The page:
This chapter will try to cover all the needed knowledge to write a new
patchset for autoepatch, as well as to maintain the ones already
present in the distribution.
<title>The patchset's script</title>
An autoepatch patchset consists at least of two atoms: a directory,
whose name is also the name of the patchset, and a bash script, inside
that directory, named the same way with ".sh" extension. That script
is the core of the patchset, as it will tell autoepatch where to find
the files to patch, what kind of patchset it is, and whether to fail
or not if the patching is not completed as intended.
To facilitate writing new patchsets, the names of the functions that
are defined into the patchset's script are standardised, so that the
parameters they get and the result they echo out can be relied upon
and used by autoepatch safely.
This function is the basis to start writing a new patchset, it is
used to identify where the patches are going to be applied. The
results are simply returned on the standard output, one per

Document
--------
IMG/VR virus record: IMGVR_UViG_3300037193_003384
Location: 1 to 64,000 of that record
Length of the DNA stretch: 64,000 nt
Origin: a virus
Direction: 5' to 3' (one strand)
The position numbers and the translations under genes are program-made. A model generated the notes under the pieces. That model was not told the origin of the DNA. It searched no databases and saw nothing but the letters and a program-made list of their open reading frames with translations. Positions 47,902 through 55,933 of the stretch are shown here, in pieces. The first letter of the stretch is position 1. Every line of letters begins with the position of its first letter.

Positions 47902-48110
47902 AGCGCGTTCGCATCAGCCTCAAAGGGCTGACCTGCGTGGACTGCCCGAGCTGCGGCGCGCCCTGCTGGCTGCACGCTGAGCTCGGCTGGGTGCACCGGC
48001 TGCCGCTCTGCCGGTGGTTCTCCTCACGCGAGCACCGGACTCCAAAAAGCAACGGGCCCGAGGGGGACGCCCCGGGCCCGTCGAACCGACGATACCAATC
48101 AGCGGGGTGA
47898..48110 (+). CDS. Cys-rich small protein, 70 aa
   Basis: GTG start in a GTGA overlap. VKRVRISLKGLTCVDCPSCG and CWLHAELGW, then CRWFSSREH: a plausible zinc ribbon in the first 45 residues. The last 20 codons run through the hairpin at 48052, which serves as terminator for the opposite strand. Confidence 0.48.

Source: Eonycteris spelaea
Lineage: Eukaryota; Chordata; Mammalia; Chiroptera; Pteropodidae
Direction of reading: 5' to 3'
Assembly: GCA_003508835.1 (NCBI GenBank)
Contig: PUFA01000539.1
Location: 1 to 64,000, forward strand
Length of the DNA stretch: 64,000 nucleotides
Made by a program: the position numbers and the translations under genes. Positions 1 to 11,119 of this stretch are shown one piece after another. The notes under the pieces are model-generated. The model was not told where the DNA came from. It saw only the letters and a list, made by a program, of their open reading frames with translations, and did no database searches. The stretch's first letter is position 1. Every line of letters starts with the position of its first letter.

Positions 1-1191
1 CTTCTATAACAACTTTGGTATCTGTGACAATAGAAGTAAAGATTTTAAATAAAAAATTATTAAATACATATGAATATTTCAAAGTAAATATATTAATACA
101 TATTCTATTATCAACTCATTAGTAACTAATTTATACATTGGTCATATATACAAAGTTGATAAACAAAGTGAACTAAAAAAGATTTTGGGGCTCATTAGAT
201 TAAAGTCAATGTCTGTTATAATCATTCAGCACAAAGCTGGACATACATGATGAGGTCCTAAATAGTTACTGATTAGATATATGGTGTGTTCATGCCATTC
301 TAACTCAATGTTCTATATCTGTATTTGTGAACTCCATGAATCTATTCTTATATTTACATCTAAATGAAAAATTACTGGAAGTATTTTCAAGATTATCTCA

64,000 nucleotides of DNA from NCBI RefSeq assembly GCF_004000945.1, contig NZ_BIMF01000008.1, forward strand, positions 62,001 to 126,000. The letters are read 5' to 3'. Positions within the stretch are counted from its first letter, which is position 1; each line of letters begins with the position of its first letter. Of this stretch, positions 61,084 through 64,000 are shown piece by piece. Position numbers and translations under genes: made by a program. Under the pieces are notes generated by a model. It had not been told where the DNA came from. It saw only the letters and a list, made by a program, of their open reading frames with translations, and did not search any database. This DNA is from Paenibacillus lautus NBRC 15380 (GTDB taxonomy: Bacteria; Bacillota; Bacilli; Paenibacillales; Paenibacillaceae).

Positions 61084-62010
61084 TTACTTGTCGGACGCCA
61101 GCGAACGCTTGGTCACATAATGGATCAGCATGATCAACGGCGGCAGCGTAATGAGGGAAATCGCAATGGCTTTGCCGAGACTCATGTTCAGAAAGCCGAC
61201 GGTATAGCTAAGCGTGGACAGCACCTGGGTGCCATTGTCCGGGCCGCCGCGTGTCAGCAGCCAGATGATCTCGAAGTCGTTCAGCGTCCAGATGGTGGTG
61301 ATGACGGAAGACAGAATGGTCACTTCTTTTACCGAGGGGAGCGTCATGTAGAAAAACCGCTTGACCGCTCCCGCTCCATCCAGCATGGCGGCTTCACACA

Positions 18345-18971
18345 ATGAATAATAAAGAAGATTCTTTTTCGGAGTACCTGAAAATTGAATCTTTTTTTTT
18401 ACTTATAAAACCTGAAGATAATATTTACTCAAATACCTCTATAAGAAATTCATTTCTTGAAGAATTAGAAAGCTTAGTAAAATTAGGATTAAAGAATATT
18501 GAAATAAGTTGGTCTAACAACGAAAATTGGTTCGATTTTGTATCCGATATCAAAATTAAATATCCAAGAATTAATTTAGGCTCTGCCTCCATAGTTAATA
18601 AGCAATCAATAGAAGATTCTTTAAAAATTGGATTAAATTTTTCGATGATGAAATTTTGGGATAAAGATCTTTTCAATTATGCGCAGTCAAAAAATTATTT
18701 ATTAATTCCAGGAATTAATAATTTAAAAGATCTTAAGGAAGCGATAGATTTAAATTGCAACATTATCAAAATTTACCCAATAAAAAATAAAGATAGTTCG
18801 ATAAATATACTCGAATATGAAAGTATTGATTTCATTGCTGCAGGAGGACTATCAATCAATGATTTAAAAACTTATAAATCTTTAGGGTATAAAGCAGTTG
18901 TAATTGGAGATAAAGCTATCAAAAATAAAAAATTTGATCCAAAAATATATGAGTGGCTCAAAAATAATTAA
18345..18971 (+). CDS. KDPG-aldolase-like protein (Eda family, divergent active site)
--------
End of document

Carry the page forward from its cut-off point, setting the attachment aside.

line. This function is supposed to check if the patch should or
should not be applied over a file or a directory, by grepping, if
needed, for key phrases that would show if the patch is needed or
This function is not supposed to check for the applicability of
the patch on the current system. The reason for this is that it's
way simpler to test all patchsets every time, so that if errors
are added to the patchset, they can be fixed immediately.
This function is called in the case the patchset failed to apply
entirely; it is supposed to return 0 (truth value) if the patch is
important, and autoepatch has to fail if it's not applied (and
thus stop the merge process), or 1 (untruth value) if the patch is
optional and/or it's not of first importance for the current setup.
The reason to have this function is that some patches might be only
needed on some targets (for instance Gentoo/FreeBSD, or uClibc or
Darwin systems), or only in some situations (newer autotools,
newer glibc or linux-headers), and for the rest of the cases, it's
just an assurance and a testing purpose to apply the patch on
every use. So the failure on autoepatch, when a patchset fails to
apply, is entirely decided by the value returned by this function.
This function is the core of those patchsets without actual patch
files to apply. It is called once per target to execute some
commands on the given parameter. It is useful to run a sed
command, or to parse the file in some complex way, and produce
either a new output or changing the target file.
Another likely usage of this ind of patchsets is to operate on a
given directory, where you have to change the files according to
some other file, for example if you're gonna change some gettext